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Aurorarama Hardcover – August 31, 2010
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|Title page||A Panorama of New Venice||"He drew a curtain aside..."||"...the disused Pneumatic subway line"|
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Top Customer Reviews
The principle characters are Brentford Orsini and Gabriel d'Allier. While friends, their stories are told and tend to overlap in alternating chapters. Both have been close to the political heart of New Venice and both, in varying degrees of involvement, have become entrenched in the rebellion that has formed within the underbelly of the city. With Eskimo outlaws, a secret police force, a strange unexplained airship hovering over the city, visions and mysticism, magic and hypnotism--and lest I leave out my personal favorite, a ventriloquist's dummy with a nasty bite--Valtat's surrealism is part poetry, part lunacy.
I suspect "Aurorarama" will be a polarizing volume--you'll love its lyricism or you'll say "What the heck????" I really, really enjoyed the writing--the flow, the feel, the evocative nature that is created. But that said, I can't honestly say that I would recommend the book to very many people. It seems almost like a literary experiment that should be admired for its ambitions as opposed to a work to be universally embraced.Read more ›
Aurorarama is not so much a novel as a phantasmagoria. It is a nightmare vision expressed in over-the-top eloquence that is vaguely reminiscent of the language of the great Gormenghast fantasy novels of Mervin Peake (Titus Groan, etc.). The Edgar-Allan-Poe-vian plotting and language of this book remind me of how I felt when I first read G. K. Chesterton's The Man Who Was Thursday. Here's an example, but one has to read enough of this book to be caught up in its style and the propulsion of its plotting to appreciate it fully. Still, here's an example: "New Venice ... was the quintessence of what Mankind was about ... the single-mindedness of surviving at all costs, even if it meant eating up the rotting corpses of your friends, and a certain sense of the grandiloquent gesture and gratuitous ornament." The author's exotic, fin-de-siecle prose style uses extensive similes that sometimes work (on the abrupt departure of a sinister magician: "He heard his steps cascading down the stairs, like an avalanche of poisoned apples, and the door slammed shut.Read more ›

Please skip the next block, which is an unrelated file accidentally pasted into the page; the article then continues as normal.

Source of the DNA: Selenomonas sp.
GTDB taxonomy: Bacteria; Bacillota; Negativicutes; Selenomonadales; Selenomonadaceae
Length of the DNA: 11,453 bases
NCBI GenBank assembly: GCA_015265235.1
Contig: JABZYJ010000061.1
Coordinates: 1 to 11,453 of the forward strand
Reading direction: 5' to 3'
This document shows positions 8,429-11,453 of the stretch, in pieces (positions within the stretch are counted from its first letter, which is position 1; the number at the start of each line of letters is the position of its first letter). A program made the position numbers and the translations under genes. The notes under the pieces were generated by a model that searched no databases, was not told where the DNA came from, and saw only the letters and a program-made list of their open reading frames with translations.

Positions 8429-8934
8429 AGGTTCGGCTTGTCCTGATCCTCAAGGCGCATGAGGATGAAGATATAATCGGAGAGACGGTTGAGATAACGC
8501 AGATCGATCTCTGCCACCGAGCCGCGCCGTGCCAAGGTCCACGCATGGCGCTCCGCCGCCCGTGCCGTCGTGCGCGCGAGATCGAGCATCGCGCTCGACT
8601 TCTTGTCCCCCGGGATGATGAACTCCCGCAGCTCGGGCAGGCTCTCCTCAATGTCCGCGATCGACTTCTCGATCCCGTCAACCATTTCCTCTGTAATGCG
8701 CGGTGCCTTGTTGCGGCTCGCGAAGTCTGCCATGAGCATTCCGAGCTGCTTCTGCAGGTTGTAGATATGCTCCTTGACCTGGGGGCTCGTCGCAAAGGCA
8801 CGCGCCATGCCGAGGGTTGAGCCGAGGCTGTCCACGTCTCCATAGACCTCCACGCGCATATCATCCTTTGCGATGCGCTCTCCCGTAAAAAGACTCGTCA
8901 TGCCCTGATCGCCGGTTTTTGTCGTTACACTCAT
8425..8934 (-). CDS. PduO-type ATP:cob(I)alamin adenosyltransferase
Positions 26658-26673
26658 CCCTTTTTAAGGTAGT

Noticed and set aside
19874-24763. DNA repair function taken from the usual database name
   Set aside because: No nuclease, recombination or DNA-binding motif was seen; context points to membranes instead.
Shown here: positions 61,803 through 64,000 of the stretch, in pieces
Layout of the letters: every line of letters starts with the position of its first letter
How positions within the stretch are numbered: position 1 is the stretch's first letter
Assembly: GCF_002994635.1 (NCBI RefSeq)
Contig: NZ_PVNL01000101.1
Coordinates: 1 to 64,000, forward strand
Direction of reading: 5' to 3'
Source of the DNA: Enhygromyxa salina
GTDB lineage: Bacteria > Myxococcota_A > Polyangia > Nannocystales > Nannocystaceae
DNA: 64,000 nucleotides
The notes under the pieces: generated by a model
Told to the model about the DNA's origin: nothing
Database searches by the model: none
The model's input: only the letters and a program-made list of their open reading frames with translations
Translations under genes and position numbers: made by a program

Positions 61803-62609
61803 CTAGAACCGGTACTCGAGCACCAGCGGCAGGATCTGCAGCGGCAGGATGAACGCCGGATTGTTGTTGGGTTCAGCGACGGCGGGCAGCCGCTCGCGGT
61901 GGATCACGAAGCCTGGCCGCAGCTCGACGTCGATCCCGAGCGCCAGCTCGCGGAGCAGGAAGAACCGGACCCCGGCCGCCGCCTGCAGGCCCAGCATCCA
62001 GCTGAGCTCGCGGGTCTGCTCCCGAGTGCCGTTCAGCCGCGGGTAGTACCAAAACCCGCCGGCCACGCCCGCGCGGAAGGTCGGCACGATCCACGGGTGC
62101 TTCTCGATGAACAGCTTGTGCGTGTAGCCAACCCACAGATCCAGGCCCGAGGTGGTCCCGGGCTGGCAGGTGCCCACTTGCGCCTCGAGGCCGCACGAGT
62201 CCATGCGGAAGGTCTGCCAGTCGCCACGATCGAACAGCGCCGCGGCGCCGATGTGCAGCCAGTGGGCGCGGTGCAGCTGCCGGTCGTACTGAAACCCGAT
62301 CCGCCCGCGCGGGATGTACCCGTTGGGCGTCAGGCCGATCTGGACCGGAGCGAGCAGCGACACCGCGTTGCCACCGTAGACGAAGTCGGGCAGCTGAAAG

New Venice is an interesting place, and you really can't blame Mr. Valtat for spending so much time talking about it. Its seedy underworld is the habitat of Gabriel, a college professor and drug addict whose adventures alternate between the hilarious, the sordid, and the heartbreaking. His friend Brentford spends his time in more respectable surroundings (or not, depending on your point of view), so we also get to see the workings of New Venice's government and military, which topic isn't actually as dry as that description makes it sound. Throw in two dead women who won't stay dead, some magic, various types of interaction with the native Inuit, an oppressive police force, and the author's mischievous sense of humor, and you've got a pretty entertaining story, all told. Gabriel is by far the best thing about the novel, an addled jerk who is literally (but not cheesily) transformed by the power of love.
The book's weaknesses are its narrow take on its female characters (the ones who aren't dead are harpies or sex toys, sometimes hypnotized sex toys) and its extremely peculiar English, obviously written by someone who is not a native speaker of the language. I assume the more glaring errors will be corrected by the time this novel hits bookstore shelves, but getting through all the linguistic quirks and mistakes was a chore and I doubt a copyeditor will have time to fix everything.
If you enjoy steampunk novels, or you're just looking for something different, I'd recommend you give it a try.
Most Recent Customer Reviews
I wanted to like this book--it has a great premise and a lot of potentially good world-building in it. But for me it never gelled. Read morePublished 13 months ago by LowbrowLitLover
I really enjoyed this book. It had an unusual plot, many, many great moments of Steam Punk concepts, and interesting, complex characters. Read morePublished 13 months ago by Lou
A beautifully written book, in a gorgeous world, but the characterization did not appeal.Published 14 months ago by M.
I picked this up on the strength of its setting -- a retrofuturistic canal-chopped Arctic city called "New Venice. Read morePublished 18 months ago by A. Ross
There is nothing more disappointing than a book that fails to live up to its hype. Unfortunately, Aurorarama falls squarely into this category. Read morePublished 20 months ago by Nolite 17
What a mad journey. Morals, mad characters, la belle epoque set in a fictions world, magic, rebels, indigenous people, set in a cold, cold world of snow and ice!Published on September 20, 2013 by V
Absorbing the words contained in this book was a way I chose to pass some time. Before giving up, realizing I could go no further. Seriously, what made me buy this?Published on August 29, 2013 by Liz Lemon
Perhaps it is not my type of book,I find it hard to rate it at all. The three stars are for the author who has done a great work in producing it. Read morePublished on August 22, 2013 by jim,harrison
I've given Aurorarama four stars as a reward for the sophistication and polish with which Valtat accomplishes what he sets out to do: produce a complex, linguistically... Read morePublished on April 5, 2013 by Joshua Villines